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Go ahead and give the PSTN Usage a name.  Because this will be for local 911 routes, give it a prefix of Chicago.  In my example, I name it Chicago-911. Then click New for Associated Routes.

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Just like with our PSTN Usage, we’ll want to prefix the 911 route with the site name because the intent of this entire configuration is so users route out a local trunk.  It’s site-based routing.   Our 911 numbers will route out as +911.  I will show you why later.  In our example, the 192.168.1.99 trunk would route our +911 number over to this gateway which is a gateway located in Chicago.

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We can now see our Voice Policy for Chicago contains the Chicago-911 PSTN usage.  And the Chicago-911 PSTN usage is assigned to the Chicago-911 voice route.  This is what allows Chicago Voice Policy users to be able to hit the Chicago-911 Route.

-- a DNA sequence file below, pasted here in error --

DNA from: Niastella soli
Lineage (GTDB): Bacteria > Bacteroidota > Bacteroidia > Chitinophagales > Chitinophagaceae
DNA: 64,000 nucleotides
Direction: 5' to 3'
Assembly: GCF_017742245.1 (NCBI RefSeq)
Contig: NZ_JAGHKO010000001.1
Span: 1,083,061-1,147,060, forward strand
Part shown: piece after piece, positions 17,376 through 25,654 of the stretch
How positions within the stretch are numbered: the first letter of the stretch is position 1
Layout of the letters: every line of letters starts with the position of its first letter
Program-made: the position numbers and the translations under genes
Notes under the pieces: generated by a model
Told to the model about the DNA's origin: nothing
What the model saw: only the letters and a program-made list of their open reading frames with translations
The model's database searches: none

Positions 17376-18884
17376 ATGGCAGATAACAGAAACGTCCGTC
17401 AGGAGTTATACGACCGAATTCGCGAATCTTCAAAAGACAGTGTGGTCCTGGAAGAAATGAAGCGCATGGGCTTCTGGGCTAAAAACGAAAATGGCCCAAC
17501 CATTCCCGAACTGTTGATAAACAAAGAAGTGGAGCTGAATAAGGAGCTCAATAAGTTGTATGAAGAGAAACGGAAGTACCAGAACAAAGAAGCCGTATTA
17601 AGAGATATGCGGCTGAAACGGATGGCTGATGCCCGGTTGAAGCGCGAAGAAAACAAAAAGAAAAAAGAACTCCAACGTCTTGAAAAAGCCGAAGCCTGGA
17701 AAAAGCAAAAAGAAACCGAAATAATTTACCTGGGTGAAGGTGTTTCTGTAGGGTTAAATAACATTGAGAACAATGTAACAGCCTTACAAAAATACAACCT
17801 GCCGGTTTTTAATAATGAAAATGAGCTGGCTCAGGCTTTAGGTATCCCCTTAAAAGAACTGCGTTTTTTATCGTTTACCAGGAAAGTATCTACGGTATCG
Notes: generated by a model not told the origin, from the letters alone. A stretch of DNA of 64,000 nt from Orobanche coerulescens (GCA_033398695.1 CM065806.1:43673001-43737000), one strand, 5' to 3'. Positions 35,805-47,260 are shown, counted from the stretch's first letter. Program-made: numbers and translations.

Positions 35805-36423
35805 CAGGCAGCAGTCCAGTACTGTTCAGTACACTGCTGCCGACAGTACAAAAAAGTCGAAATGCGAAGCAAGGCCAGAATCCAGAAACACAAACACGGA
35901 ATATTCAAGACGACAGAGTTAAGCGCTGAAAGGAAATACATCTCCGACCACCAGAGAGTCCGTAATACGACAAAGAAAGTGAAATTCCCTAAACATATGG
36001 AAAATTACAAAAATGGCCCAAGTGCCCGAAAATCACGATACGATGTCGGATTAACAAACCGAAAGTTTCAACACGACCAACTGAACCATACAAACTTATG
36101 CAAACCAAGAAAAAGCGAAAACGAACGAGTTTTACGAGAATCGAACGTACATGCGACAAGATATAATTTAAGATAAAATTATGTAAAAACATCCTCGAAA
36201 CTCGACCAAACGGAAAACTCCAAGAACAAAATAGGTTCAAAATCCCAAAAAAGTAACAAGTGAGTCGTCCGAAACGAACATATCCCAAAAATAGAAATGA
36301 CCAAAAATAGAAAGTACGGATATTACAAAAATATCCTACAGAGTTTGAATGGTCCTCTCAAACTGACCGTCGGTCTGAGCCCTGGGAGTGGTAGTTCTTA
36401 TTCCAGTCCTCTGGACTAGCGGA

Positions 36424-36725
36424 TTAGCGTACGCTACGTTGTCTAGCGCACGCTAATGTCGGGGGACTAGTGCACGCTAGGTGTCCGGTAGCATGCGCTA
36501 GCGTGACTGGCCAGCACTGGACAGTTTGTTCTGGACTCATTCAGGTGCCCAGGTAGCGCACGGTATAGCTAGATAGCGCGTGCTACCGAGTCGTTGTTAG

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Now it’s time to create the Location Policy. You will need to create a user policy.  Site policies will not work for this type of automation.  This Location Policy will be assigned to our Chicago Network site which is what allows the automation to happen.

In our Location Policy, the below configuration is sufficient since we’re not using Enhanced 911.  We’re just leveraging Location Policies that will be assigned to Network Sites so when you hop from one site to another, you’ll get a new Location Policy.  This means you will have one Location Policy for every site.  And the Location Policies for each site will have their local PSTN Usage to ensure when a person goes from one site to another, they’ll get a new Location Policy so if they dial 911, it will use a different PSTN Usage which will route out the local trunk for that site.

The E9-1-1 dial number will automatically have a + added to it when it gets sent to the route.  This is the reason why our route pattern was +911.  The E9-1-1 dial masks, when entered, are automatically normalized to the E9-1-1 dial number.  So for example, if I enter 9911 or 4411, it will automatically normalize to +911.  And if you need multiple dial masks, you can use a semicolon.